(AINA) -- Assyrian opposition to the Iraqi draft Constitution has solidified after statements of rejection by the Assyrian Democratic Movement (ADM) and the Assyrian General Conference (AGC). The statements in opposition to the Constitution follow an earlier rejection (AINA 9-16-2005) by the Assyrian Democratic Organization (ADO) as well as widespread grassroots demonstrations in opposition by Assyrian Christians (also known as Chaldeans and Syriacs) in the Nineveh Plain (AINA 8-24-2005).
The AGC statement (English, Arabic) noted that "the Constitution did not meet the Iraqi people's ambitions in general and the Assyrian people in particular." In apparent reference to the Kurdistan Democratic Party's (KDP) expansionist and secessionist ambitions, the AGC statement added "The Constitution came full of separatist intentions dealing with different Iraqi sects, according to the principle of numbers...not on basic principles and laws of a nation." Specific points of contention from the Assyrian perspective included "limiting to two the official languages of Iraq and ignoring the existence of other ancient and indigenous languages." Again in apparent reference to KDP tactics, the AGC statement criticized "race based ideologies and separatist views that threaten the integrity of Iraq." Referring to the Constitution's separate recognition of Assyrians and Chaldeans, the AGC decried the division "as two Nations...as opposed to one, ignoring the historical, social, geographical, and linguistic facts that emphasize our existence as one Nation."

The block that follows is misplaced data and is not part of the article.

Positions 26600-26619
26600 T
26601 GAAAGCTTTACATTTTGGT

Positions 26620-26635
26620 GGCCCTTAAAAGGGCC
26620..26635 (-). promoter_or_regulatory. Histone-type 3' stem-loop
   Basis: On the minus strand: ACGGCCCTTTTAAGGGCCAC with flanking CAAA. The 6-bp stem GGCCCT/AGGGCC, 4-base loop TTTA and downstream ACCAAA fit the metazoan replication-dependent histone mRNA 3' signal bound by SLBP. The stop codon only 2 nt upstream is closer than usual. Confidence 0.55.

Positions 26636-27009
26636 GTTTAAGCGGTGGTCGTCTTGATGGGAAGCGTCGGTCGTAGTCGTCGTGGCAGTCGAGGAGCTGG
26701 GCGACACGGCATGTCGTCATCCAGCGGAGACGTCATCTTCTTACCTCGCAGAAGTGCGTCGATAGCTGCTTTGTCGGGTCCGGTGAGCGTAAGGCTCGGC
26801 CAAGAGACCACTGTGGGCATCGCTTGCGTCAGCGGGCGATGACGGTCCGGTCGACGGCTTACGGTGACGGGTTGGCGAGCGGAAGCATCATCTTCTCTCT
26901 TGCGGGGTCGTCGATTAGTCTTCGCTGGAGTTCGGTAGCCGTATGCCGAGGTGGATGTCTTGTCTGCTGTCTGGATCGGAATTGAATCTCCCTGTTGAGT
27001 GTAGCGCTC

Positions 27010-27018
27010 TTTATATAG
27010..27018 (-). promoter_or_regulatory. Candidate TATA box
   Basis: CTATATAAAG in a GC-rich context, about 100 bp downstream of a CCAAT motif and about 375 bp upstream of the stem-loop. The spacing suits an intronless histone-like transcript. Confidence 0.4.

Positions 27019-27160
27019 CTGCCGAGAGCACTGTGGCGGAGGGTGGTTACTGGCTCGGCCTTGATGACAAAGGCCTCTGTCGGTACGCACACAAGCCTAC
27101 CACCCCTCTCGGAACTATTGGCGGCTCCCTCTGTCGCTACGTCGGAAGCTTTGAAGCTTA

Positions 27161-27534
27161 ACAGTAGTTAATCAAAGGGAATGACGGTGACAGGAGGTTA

The draft Constitution marked a drastic shift from the earlier Transitional Administrative Law (TAL, English, Arabic) where all Assyrian Christians (including Chaldeans and Syriacs) were recognized collectively and singly as "ChaldoAssyrians." The departure from the unifying formula of the TAL is believed to have been a key demand of -- and subsequent gain by -- KDP warlord Masoud Barzani (AINA 3-28-2005, 9-16-2005). A major element in the KDP's policy towards Assyrian Christians has been their formal division into smaller, demographically less significant, rival communities.
A solid Assyrian rejection front towards the Constitution may prove to be the critical swing vote in the eventual rejection of the Constitution on October 15. Although the Assyrians now only constitute 7-10% of the Iraqi population (including those in the Diaspora), a significant portion still reside in the Province of Nineveh. According to referendum law, for the Constitution to be rejected, three provinces must vote "no" with a supermajority or two-thirds majority. To date, Sunni Arabs who are already steadfastly against the Constitution enjoy a majority in four provinces including Salah al-Din, Anbar, Nineveh and Diyala. However, in only two provinces, Salah al-Din and Anbar, do they hold a super majority. The province of Nineveh, the ancient Assyrian capital and heartland, has a majority Sunni population but also has sizeable Assyrian Christians, Yezidis, Turkoman, Shabak, and Kurdish minorities as well.
KDP hostility and expansionism coupled with a widespread fear of marginalization and subjugation of Assyrians, Yezidis, Turkoman, and Shabaks will undoubtedly drive these communities to reject the draft constitution. As one Assyrian leader noted, "KDP threats, murders, and vote fraud in the last election have galvanized the minorities of the Nineveh Plain to reject the draft Constitution." Another analyst noted that "short of another bout of KDP vote rigging, election box blockages, and assassinations, Nineveh province will reject this Constitution."
For Assyrians, the prospects of a failed constitution raise real fears of a generalized deterioration in security throughout Iraq. During such times, the very same minorities who end up rejecting the Constitution will probably disproportionately bear the brunt of more civil unrest. However, as one Assyrian leader noted "We are not rejecting the democratic process, Far from it. We fully support the democratic process and are making full use of it to clearly and loudly resist our marginalization. We do not believe this Constitution will lead to democracy in Iraq. On October 15, we will go to the polls and ask this government for a better, more democratic Constitution."